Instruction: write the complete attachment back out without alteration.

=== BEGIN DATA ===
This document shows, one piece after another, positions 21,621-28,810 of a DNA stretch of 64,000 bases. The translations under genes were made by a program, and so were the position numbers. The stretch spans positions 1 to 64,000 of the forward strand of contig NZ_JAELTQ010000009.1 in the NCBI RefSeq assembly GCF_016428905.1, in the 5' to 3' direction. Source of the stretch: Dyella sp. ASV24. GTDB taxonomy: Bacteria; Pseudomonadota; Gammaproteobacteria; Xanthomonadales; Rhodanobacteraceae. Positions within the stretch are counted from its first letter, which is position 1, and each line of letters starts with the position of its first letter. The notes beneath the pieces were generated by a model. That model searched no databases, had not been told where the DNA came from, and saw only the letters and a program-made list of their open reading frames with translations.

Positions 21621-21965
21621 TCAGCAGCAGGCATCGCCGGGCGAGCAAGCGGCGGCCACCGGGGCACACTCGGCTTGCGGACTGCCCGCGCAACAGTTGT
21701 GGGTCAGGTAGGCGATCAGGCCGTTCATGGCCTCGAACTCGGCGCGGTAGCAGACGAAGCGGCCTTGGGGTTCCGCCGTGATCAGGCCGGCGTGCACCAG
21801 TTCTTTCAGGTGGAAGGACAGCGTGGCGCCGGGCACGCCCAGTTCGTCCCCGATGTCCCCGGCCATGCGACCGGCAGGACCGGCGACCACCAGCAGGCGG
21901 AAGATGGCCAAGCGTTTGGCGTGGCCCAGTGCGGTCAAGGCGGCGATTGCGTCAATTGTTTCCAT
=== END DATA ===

This document shows, one piece after another, positions 21,621-28,810 of a DNA stretch of 64,000 bases. The translations under genes were made by a program, and so were the position numbers. The stretch spans positions 1 to 64,000 of the forward strand of contig NZ_JAELTQ010000009.1 in the NCBI RefSeq assembly GCF_016428905.1, in the 5' to 3' direction. Source of the stretch: Dyella sp. ASV24. GTDB taxonomy: Bacteria; Pseudomonadota; Gammaproteobacteria; Xanthomonadales; Rhodanobacteraceae. Positions within the stretch are counted from its first letter, which is position 1, and each line of letters starts with the position of its first letter. The notes beneath the pieces were generated by a model. That model searched no databases, had not been told where the DNA came from, and saw only the letters and a program-made list of their open reading frames with translations.

Positions 21621-21965
21621 TCAGCAGCAGGCATCGCCGGGCGAGCAAGCGGCGGCCACCGGGGCACACTCGGCTTGCGGACTGCCCGCGCAACAGTTGT
21701 GGGTCAGGTAGGCGATCAGGCCGTTCATGGCCTCGAACTCGGCGCGGTAGCAGACGAAGCGGCCTTGGGGTTCCGCCGTGATCAGGCCGGCGTGCACCAG
21801 TTCTTTCAGGTGGAAGGACAGCGTGGCGCCGGGCACGCCCAGTTCGTCCCCGATGTCCCCGGCCATGCGACCGGCAGGACCGGCGACCACCAGCAGGCGG
21901 AAGATGGCCAAGCGTTTGGCGTGGCCCAGTGCGGTCAAGGCGGCGATTGCGTCAATTGTTTCCAT